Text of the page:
Crime & Courts

N.C. weighs necessity of court reporters; 'it’s all about the money'

The future of North Carolina’s court reporters will be back before the legislature this year following a new report that recommends digital recorders be placed in all courtrooms.

The machines already are in place for most district court proceedings. But the state’s Administrative Office of Courts said in its report this month that the devices should be installed and used more often in Superior Court, where more serious civil and criminal trials take place.

The General Assembly ordered the study last year. That followed a budget move by the state Senate to cut North Carolina’s staff of some 100 court reporters by half, then using the estimated $2 million savings to hire private reporters as needed and to install digital recording systems in courtrooms.

The AOC runs the court system. Its director, John Smith, said Friday that his agency is not recommending the elimination of live court reporters. Instead, the former judge called for a “gradual transition to an appropriate mix” – live reporters for more complex cases; digital recordings in routine and administrative matters.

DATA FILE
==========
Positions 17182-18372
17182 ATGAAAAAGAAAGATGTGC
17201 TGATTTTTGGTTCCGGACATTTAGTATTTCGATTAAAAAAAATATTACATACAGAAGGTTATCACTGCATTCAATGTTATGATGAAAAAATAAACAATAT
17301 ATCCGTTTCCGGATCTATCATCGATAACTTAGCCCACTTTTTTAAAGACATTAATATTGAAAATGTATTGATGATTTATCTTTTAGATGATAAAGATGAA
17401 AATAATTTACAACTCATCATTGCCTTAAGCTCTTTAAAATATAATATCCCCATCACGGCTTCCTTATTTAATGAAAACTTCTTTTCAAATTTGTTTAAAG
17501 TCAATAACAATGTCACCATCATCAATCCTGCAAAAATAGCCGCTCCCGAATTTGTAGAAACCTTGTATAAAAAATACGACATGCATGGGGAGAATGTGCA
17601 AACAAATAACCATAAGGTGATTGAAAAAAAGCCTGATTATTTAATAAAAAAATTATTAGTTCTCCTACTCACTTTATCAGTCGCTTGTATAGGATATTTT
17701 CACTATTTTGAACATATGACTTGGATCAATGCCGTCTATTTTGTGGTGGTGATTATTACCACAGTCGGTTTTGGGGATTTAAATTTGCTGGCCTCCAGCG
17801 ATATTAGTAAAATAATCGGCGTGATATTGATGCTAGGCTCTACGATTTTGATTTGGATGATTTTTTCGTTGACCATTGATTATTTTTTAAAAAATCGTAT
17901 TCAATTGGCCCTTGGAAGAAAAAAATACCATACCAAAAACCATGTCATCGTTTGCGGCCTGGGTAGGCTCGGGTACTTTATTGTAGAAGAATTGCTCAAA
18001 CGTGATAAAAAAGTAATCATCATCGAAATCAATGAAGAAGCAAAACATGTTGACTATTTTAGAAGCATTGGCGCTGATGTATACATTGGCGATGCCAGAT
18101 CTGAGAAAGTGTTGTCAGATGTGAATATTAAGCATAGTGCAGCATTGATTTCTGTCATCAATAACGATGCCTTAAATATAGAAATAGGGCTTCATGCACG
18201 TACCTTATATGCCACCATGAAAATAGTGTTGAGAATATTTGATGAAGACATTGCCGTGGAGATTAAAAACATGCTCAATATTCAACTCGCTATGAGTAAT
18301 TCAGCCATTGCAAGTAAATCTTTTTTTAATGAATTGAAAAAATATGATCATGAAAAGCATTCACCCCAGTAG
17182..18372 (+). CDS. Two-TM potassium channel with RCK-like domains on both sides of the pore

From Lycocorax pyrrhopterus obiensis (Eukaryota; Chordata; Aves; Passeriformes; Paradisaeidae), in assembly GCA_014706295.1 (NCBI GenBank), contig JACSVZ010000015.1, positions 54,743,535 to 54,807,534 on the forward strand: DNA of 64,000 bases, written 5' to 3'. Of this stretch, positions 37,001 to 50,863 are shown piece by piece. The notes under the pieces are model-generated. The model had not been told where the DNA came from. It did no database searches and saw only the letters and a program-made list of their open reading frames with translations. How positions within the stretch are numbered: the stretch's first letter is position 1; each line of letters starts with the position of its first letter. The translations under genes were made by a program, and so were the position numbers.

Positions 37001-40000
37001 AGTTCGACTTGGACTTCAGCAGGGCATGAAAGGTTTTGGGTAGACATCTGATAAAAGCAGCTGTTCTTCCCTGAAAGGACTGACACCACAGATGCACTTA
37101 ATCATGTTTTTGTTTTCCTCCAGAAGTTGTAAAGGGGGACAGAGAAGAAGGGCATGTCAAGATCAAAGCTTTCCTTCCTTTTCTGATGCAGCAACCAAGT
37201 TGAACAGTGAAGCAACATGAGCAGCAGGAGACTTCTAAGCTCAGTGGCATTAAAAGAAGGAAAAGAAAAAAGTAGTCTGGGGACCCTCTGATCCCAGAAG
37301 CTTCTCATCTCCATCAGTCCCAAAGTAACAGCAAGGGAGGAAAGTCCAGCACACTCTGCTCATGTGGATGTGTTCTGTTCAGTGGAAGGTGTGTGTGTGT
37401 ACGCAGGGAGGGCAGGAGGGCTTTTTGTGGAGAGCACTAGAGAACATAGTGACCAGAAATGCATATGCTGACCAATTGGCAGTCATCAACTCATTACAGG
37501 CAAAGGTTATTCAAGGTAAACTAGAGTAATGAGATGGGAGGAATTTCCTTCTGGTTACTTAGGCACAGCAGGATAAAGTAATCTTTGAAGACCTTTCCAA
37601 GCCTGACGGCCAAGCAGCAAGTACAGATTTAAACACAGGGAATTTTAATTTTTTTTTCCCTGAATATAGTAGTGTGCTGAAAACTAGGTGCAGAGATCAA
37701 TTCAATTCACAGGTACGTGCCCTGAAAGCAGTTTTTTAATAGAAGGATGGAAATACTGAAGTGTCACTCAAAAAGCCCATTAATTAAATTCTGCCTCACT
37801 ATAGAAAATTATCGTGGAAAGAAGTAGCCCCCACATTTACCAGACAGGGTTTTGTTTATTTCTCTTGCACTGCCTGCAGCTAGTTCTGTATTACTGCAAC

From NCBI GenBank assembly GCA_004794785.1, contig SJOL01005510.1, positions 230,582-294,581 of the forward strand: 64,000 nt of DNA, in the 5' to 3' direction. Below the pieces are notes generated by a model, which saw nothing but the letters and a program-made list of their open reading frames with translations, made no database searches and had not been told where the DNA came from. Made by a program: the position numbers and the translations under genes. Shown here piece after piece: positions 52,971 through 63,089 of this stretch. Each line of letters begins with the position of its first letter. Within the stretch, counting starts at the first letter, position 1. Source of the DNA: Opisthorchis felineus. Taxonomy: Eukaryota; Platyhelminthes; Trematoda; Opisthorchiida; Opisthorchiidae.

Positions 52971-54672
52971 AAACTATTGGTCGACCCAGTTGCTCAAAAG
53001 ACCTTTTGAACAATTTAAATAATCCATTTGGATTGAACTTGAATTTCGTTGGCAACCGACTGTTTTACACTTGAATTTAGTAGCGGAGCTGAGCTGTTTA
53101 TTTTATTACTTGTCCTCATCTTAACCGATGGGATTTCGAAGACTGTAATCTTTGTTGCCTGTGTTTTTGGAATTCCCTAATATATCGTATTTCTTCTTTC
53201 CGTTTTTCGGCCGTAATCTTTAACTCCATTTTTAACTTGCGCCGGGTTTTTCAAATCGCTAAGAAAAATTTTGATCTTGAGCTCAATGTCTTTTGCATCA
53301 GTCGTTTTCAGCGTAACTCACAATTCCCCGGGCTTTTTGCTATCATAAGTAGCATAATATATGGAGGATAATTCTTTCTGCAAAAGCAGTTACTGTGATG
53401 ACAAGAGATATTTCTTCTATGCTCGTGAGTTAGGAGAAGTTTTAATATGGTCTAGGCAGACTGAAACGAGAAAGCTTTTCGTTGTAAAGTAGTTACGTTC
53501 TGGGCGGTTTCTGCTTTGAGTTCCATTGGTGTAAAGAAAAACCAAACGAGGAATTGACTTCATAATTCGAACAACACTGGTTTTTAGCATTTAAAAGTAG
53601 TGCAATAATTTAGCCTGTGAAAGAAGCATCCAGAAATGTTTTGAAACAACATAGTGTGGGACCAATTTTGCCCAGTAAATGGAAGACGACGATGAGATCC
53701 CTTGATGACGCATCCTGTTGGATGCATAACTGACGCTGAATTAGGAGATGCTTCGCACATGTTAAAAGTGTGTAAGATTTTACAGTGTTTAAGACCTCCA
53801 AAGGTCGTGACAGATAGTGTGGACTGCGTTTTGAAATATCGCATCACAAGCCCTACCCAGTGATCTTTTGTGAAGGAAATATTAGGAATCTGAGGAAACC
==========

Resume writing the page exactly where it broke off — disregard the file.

Even so, the reaction of several lawyers and judges to any cuts in the use of court reporters was highly critical.

Recorders have proven to be less reliable, they say, and their hidden costs of time and money eat away at the supposed savings.

“This is a horrible idea,” said Charlotte attorney John Gresham. “Who in the AOC has recently spent a vacation in Colorado and sampled the new crop?”

Mecklenburg senior Superior Judge Richard Boner said the move appears driven by a legislature that wants to shrink the cost of courts. Smith acknowledges that the General Assembly wants “efficiencies.”

“If they want to turn the courtroom into a factory, they can do that,” Boner said Friday. “But I don’t consider that justice. Can you really put a dollar amount on justice?”

The AOC promises further studies to decide where court reporters are still needed while assessing the true costs of installing state-of-the-art recording equipment in every courtroom in the state.

Smith said any change will take time and money. The reliability issues plaguing the recording system in district courts “renders it inappropriate” for more serious cases, he wrote. “Without substantial investment in improving the digital record, live court reporters ... produce a more reliable record.”